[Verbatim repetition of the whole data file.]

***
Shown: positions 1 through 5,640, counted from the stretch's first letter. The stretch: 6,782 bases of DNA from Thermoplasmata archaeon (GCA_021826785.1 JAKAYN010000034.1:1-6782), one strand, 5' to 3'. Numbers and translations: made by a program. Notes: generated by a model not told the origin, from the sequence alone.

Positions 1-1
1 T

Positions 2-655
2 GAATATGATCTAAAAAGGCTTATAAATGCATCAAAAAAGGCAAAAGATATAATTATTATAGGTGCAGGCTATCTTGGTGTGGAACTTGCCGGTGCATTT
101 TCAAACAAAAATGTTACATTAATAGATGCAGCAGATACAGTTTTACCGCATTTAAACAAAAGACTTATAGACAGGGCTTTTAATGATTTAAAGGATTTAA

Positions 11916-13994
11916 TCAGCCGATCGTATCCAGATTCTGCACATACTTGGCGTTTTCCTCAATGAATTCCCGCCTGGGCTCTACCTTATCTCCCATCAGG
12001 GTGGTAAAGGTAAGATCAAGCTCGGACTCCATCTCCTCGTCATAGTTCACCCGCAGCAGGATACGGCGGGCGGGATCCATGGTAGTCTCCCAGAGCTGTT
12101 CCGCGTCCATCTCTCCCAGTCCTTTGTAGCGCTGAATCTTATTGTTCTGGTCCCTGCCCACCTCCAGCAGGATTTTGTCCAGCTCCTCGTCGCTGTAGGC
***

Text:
Shown: positions 1 through 5,640, counted from the stretch's first letter. The stretch: 6,782 bases of DNA from Thermoplasmata archaeon (GCA_021826785.1 JAKAYN010000034.1:1-6782), one strand, 5' to 3'. Numbers and translations: made by a program. Notes: generated by a model not told the origin, from the sequence alone.

Positions 1-1
1 T

Positions 2-655
2 GAATATGATCTAAAAAGGCTTATAAATGCATCAAAAAAGGCAAAAGATATAATTATTATAGGTGCAGGCTATCTTGGTGTGGAACTTGCCGGTGCATTT
101 TCAAACAAAAATGTTACATTAATAGATGCAGCAGATACAGTTTTACCGCATTTAAACAAAAGACTTATAGACAGGGCTTTTAATGATTTAAAGGATTTAA

Positions 11916-13994
11916 TCAGCCGATCGTATCCAGATTCTGCACATACTTGGCGTTTTCCTCAATGAATTCCCGCCTGGGCTCTACCTTATCTCCCATCAGG
12001 GTGGTAAAGGTAAGATCAAGCTCGGACTCCATCTCCTCGTCATAGTTCACCCGCAGCAGGATACGGCGGGCGGGATCCATGGTAGTCTCCCAGAGCTGTT
12101 CCGCGTCCATCTCTCCCAGTCCTTTGTAGCGCTGAATCTTATTGTTCTGGTCCCTGCCCACCTCCAGCAGGATTTTGTCCAGCTCCTCGTCGCTGTAGGC